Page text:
Chesapeake Asset Management

Just in time for the New Year, a time of fresh starts and new ventures, we begin a monthly journey into the storybook of our creative lives.

Our first chapter takes us to our latest completed web design project for Chesapeake Asset Management, a wealth management company located in Gaithersburg, MD.

Chesapeake Asset Management hired us to completely redo their HTML-based website. It was a tricky task for us because the client, which has a “no solicitations” policy and receives its clients solely by referral, wanted the new website to be more engaging.

  • Our immediate task became: How do we tell their story and keep non-referral clients at bay?
  • Longer term, and even more daunting, was the question: How do we make financial information sound interesting to those are looking to pay someone to take care of their money because they don’t actually want to think about it themselves?
  • After chucking the typical ways we might approach a redo like this, we decided to focus on explaining what makes Chesapeake unique and how they conduct their business.
  • In a nutshell, we turned the site into an information tool rather than a marketing one.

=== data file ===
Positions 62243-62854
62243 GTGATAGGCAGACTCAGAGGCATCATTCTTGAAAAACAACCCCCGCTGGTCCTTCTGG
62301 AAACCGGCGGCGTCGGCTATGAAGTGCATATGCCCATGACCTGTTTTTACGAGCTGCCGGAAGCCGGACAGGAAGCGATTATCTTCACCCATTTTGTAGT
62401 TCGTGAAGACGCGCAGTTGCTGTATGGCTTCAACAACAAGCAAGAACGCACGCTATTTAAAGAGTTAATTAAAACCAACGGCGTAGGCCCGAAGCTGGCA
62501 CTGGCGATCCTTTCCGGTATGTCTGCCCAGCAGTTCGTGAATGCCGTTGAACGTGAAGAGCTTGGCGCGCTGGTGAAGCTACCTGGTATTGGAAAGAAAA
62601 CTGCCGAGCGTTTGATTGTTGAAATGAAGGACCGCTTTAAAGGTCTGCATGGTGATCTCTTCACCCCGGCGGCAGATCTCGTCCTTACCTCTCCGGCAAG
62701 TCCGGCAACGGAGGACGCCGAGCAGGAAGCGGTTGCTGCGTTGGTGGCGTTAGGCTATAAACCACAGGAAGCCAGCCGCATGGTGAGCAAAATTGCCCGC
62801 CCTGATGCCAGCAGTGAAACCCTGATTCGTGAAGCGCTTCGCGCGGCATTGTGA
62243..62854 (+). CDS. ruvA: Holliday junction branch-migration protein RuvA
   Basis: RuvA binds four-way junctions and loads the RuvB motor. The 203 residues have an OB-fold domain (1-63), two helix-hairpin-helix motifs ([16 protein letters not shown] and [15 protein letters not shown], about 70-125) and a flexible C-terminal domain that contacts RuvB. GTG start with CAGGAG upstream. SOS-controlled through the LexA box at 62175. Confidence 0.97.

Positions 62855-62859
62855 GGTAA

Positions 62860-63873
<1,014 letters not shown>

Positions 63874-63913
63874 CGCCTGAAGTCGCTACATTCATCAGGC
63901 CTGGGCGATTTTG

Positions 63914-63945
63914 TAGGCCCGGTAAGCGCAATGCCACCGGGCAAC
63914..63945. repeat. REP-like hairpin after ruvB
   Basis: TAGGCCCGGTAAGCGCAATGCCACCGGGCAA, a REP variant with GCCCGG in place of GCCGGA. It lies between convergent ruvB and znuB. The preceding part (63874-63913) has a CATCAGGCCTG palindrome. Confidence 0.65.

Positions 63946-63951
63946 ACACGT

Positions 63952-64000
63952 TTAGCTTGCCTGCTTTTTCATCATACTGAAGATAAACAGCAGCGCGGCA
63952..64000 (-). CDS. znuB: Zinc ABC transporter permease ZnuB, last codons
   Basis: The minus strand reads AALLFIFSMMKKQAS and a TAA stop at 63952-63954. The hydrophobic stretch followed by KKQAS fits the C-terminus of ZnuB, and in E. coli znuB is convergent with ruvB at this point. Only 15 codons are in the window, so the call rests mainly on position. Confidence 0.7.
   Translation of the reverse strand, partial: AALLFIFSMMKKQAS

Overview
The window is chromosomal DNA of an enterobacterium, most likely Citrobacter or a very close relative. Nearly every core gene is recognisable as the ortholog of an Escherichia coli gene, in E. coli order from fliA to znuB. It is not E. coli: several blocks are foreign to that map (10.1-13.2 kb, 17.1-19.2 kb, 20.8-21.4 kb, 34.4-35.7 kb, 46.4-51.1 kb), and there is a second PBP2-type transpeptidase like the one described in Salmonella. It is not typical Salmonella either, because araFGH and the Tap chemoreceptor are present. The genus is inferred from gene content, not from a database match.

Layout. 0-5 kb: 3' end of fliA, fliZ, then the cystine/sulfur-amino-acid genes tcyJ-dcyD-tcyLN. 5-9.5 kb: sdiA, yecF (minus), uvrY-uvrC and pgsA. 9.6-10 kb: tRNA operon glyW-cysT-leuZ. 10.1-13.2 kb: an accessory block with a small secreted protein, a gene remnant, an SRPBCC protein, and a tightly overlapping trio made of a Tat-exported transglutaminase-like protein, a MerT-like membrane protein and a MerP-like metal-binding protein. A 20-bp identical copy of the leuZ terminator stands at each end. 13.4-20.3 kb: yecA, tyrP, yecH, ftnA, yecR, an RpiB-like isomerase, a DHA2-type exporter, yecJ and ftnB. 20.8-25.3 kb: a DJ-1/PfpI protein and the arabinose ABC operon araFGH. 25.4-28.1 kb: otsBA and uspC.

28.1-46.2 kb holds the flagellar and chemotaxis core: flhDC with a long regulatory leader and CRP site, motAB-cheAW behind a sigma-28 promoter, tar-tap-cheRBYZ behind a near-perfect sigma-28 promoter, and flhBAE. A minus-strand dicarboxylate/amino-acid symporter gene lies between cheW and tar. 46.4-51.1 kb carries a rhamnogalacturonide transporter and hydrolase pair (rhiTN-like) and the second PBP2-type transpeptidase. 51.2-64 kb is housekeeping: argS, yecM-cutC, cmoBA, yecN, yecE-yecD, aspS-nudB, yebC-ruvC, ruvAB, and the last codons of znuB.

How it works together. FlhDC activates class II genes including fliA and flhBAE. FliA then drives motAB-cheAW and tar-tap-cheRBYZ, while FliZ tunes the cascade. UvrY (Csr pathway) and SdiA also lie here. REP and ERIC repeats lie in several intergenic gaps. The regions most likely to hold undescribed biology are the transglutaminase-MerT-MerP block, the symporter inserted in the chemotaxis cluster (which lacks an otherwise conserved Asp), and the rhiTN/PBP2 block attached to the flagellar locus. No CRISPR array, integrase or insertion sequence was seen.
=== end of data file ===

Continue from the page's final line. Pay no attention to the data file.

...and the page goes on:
The main goals from the start were to upgrade the look and feel of the website (it was built over a decade ago and hadn’t been updated…at all) and make it easy for the company to post news on a regular basis.Chesapeake Asset Management is a very company busy and its employees were not at all interested in learning how to update things via an intricate platform; so, to simplify things, we moved the site over to a WordPress–a content-management system. Next, we threaded a visual theme through each page, working the brand into a more responsive design using their existing brand and color scheme. Finally, because the company uses the name “Chesapeake”, the site’s imagery needed to be Chesapeake-area nature that conceptually coincided with the content on each individual page.

When we began,Chesapeake Asset Management had a non-responsive site; that might not seem important to a company that’s not actively seeking out clients, but Google searches automatically penalizes those types of sites. And even though an interactive site wasn’t high on the company’s “must have” list, it still needed to be updated and accessible since so many people now do searches on their mobile devices and tablets.

In the end, we delivered a clean, organized site that easily explains complicated financial information and services to a non-industry audience.